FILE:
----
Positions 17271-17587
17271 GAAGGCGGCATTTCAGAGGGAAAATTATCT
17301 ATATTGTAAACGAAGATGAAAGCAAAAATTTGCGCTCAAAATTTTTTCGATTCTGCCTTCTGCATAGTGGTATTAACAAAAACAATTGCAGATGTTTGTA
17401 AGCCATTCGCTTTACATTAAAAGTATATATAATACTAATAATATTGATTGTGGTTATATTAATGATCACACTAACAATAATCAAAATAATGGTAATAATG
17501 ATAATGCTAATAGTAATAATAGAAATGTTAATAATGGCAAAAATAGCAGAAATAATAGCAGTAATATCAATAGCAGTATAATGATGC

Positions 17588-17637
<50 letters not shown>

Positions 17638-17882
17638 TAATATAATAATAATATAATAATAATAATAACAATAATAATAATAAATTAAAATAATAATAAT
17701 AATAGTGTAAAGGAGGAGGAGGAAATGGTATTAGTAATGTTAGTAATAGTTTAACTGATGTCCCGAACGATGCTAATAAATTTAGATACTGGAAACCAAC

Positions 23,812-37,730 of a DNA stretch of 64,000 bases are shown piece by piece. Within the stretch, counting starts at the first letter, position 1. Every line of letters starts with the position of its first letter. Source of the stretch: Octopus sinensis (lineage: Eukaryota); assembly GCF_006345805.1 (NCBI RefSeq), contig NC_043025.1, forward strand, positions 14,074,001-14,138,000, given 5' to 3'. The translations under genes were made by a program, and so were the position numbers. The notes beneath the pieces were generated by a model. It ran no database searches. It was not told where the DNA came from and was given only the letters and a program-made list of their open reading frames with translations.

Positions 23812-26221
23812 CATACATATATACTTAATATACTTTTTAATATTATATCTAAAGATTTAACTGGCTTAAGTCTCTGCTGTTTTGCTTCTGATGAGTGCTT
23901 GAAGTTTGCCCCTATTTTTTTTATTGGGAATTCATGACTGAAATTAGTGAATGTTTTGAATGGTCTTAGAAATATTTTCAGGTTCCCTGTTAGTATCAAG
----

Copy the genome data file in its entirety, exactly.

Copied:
Positions 17271-17587
17271 GAAGGCGGCATTTCAGAGGGAAAATTATCT
17301 ATATTGTAAACGAAGATGAAAGCAAAAATTTGCGCTCAAAATTTTTTCGATTCTGCCTTCTGCATAGTGGTATTAACAAAAACAATTGCAGATGTTTGTA
17401 AGCCATTCGCTTTACATTAAAAGTATATATAATACTAATAATATTGATTGTGGTTATATTAATGATCACACTAACAATAATCAAAATAATGGTAATAATG
17501 ATAATGCTAATAGTAATAATAGAAATGTTAATAATGGCAAAAATAGCAGAAATAATAGCAGTAATATCAATAGCAGTATAATGATGC

Positions 17588-17637
<50 letters not shown>

Positions 17638-17882
17638 TAATATAATAATAATATAATAATAATAATAACAATAATAATAATAAATTAAAATAATAATAAT
17701 AATAGTGTAAAGGAGGAGGAGGAAATGGTATTAGTAATGTTAGTAATAGTTTAACTGATGTCCCGAACGATGCTAATAAATTTAGATACTGGAAACCAAC

Positions 23,812-37,730 of a DNA stretch of 64,000 bases are shown piece by piece. Within the stretch, counting starts at the first letter, position 1. Every line of letters starts with the position of its first letter. Source of the stretch: Octopus sinensis (lineage: Eukaryota); assembly GCF_006345805.1 (NCBI RefSeq), contig NC_043025.1, forward strand, positions 14,074,001-14,138,000, given 5' to 3'. The translations under genes were made by a program, and so were the position numbers. The notes beneath the pieces were generated by a model. It ran no database searches. It was not told where the DNA came from and was given only the letters and a program-made list of their open reading frames with translations.

Positions 23812-26221
23812 CATACATATATACTTAATATACTTTTTAATATTATATCTAAAGATTTAACTGGCTTAAGTCTCTGCTGTTTTGCTTCTGATGAGTGCTT
23901 GAAGTTTGCCCCTATTTTTTTTATTGGGAATTCATGACTGAAATTAGTGAATGTTTTGAATGGTCTTAGAAATATTTTCAGGTTCCCTGTTAGTATCAAG